Metal: Hellsinger recently launched to critical acclaim as a DOOM-inspired first-person shooter powered by an absolutely incredible metal album. Creating such a memorable soundtrack was no easy task, and we were fortunate enough to gain some insight into how it all came together.
I sat down with Elvira Björkman and Nicklas Hjertberg, the duo behind Two Feathers studio, known for its music in games like League of Legends, Warhammer: Vermintide 2, the Aragami franchise, and the entirety of Metal: Hellsinger. It required years of hard work and ingenuity to create a finished product that feels deceptively simple and seamless, and Björkman and Hjertberg shared how Metal: Hellsinger came to be, speaking with Windows Central.
Disclaimer: This interview has been edited for grammar and clarity.
It starts with an idea
"We were involved at the first," Björkman tells Windows Central, when discussing Metal: Hellsinger's beginnings. "When the whole team at The Outsiders got the news that we were making this game, we were actually in that meeting as well... It wasn't sure that we were going to make music, but they really wanted us for sound design, which we also worked on for this game."
"We had been working with The Outsiders before then because we were working on a different project that eventually never got released," Hjertberg added. Music is integral to every facet of Metal: Hellsinger and the studio was involved from the very beginning.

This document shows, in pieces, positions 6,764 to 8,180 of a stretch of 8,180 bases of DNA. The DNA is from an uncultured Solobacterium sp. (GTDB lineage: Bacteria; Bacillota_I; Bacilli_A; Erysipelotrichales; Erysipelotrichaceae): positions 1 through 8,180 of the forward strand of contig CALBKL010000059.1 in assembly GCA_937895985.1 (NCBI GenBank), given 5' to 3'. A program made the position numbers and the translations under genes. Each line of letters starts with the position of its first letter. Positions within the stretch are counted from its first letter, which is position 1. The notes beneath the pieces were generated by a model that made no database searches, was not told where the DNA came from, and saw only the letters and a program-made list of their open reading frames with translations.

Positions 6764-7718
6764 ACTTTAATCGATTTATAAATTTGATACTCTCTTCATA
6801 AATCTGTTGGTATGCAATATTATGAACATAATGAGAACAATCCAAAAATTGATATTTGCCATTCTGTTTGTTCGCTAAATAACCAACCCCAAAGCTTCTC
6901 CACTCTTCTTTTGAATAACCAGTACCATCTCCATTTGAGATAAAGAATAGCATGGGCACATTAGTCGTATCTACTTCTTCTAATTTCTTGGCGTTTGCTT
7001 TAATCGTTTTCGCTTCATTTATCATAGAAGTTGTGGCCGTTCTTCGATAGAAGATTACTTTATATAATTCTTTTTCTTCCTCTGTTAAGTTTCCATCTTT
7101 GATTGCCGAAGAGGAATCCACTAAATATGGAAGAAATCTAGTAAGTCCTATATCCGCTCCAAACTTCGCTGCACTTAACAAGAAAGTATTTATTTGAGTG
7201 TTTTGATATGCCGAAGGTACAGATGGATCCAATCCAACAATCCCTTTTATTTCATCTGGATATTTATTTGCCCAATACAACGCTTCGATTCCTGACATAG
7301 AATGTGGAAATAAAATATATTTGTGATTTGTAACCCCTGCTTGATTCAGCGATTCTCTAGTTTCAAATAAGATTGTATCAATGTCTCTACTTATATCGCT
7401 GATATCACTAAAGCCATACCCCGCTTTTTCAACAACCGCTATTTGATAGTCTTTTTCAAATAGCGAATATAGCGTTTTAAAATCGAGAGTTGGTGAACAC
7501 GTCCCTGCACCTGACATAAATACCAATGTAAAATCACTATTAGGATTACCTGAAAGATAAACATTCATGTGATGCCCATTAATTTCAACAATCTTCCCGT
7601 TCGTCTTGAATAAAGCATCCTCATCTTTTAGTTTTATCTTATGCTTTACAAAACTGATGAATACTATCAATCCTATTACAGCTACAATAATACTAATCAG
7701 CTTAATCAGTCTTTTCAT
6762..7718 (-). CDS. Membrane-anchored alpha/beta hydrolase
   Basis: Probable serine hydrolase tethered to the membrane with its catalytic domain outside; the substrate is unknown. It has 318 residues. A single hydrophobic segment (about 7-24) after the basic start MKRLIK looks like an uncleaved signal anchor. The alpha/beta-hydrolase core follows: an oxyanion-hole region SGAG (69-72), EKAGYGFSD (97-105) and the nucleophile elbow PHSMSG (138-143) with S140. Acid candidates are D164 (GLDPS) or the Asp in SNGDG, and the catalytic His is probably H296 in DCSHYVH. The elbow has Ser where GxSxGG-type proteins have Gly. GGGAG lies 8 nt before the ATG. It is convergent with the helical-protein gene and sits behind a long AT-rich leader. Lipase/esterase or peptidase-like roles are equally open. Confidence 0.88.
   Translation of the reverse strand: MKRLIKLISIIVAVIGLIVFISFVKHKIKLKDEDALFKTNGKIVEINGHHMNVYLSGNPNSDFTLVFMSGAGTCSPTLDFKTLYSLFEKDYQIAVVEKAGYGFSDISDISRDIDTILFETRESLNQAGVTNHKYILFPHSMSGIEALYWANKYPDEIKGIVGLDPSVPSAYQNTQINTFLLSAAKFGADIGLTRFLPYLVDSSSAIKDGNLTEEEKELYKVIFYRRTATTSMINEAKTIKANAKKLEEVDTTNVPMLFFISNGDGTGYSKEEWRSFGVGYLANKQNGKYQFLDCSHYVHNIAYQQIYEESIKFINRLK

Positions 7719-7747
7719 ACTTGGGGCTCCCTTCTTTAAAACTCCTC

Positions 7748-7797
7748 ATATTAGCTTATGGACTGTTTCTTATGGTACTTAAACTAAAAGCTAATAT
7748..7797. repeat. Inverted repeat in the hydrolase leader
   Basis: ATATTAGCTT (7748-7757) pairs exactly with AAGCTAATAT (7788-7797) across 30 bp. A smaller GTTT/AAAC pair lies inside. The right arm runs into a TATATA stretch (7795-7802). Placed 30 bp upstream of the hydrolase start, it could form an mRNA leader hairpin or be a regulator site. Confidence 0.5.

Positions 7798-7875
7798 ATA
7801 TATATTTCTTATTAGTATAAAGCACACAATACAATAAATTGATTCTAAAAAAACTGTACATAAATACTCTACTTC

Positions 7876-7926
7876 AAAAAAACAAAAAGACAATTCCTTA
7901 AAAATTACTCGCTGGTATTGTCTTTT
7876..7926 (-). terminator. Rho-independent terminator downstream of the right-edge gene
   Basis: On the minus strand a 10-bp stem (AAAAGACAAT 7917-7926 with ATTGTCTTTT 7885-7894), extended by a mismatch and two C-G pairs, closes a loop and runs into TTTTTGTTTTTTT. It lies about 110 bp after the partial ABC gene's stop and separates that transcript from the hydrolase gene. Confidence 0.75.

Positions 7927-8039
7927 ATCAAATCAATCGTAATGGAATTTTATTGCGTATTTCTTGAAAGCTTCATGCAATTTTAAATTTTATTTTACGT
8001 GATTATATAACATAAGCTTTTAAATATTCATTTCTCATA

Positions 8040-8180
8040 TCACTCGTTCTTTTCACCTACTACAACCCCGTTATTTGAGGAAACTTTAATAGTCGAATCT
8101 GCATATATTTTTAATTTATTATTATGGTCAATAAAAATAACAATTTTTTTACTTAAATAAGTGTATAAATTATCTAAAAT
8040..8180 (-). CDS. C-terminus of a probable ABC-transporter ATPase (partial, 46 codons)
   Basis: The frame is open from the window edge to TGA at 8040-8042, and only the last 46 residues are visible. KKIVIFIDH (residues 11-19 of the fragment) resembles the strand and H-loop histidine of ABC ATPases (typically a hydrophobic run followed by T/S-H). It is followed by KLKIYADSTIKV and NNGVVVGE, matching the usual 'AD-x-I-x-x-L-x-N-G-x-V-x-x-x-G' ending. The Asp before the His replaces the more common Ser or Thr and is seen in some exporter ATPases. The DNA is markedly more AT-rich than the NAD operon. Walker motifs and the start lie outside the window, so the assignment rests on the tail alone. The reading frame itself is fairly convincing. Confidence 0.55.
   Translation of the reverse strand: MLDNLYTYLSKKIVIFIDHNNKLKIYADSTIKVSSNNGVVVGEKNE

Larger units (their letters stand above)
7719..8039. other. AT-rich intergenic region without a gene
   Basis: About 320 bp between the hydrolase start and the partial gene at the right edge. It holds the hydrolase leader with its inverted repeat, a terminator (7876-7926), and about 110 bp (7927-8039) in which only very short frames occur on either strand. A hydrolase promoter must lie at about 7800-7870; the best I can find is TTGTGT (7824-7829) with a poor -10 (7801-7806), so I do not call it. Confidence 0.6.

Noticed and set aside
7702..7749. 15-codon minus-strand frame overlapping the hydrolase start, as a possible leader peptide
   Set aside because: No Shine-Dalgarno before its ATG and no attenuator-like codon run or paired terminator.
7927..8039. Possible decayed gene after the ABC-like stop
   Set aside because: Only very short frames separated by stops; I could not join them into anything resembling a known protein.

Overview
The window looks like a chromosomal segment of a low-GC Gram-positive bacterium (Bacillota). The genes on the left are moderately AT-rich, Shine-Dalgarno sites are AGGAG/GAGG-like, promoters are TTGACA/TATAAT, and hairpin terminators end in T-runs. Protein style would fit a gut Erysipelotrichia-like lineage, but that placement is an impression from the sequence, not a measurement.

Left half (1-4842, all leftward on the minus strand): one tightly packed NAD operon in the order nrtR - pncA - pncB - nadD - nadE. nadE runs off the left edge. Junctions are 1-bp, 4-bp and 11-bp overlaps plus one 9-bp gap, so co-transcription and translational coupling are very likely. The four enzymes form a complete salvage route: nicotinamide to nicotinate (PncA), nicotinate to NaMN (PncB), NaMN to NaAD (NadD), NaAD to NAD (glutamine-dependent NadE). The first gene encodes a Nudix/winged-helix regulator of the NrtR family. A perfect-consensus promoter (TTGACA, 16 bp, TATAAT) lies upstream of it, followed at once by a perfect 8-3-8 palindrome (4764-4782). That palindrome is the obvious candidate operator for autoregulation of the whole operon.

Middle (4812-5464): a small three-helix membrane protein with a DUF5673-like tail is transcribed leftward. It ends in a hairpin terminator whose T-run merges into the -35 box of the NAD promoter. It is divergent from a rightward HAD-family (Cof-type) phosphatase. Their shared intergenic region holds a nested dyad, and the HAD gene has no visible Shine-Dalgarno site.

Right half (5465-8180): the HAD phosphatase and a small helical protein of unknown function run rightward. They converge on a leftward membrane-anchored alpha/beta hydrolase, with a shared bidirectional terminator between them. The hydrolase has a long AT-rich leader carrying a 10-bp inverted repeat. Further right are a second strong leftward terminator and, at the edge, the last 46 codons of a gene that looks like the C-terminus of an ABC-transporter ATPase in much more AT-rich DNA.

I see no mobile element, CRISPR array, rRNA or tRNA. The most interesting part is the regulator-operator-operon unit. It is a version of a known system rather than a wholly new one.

However, Two Feathers wasn't always guaranteed to craft the metal soundtrack. "We had to kind of re-pitch ourselves for the music, though... to prove our metal headedness," said Björkman. Metal: Hellsinger's soundtrack is bold and unapologetically loud, more so than other games that claim to possess such music, and the composing duo had to prove it was up to the task.
Two Feathers' inclusion in the creation of Metal: Hellsinger gave it a deeper insight into how the unique rhythm-based shooter came to be. Both composers recalled the origins as told to them by David Goldfarb, the creative director behind Metal: Hellsinger at The Outsiders. "I remember [Goldfarb] talking about... how he was playing DOOM (2016) while listening to Meshuggah, specifically 'Bleed,'" Hjertberg said. "He started to accidentally, or maybe intentionally, hitting the shots to the beat of the track, and he thought, 'Oh, that's a cool idea.' I think that was the seed of the idea."
"[Goldfarb] had this idea for lots of years but was working on other games...That's what we know from him. The game is very inspired by DOOM in that sense," said Björkman. While Metal: Hellsinger's FPS gameplay and setting are clearly inspired by DOOM, which also boasts a heavy soundtrack, Two Feathers wanted to ensure it still carved out its own identity. "Me and Nicklas, we were adamant that we not listen to Mick Gordon's music," Björkman said, "because we felt that's not the music or vibe we were going for. We just really wanted to make a metal album."
Creating a metal album
Metal: Hellsinger existed as a concept, ephemeral and wrapped in uncertainty, with The Outsiders and Two Feathers quick to begin work. For Two Feathers, everything depended on building the foundation for Metal: Hellsinger's sound. "A lot of the early work for us was to make sure we knew what we were going to do... and figure out how the music, sound design, and systems should work," Hjertberg said.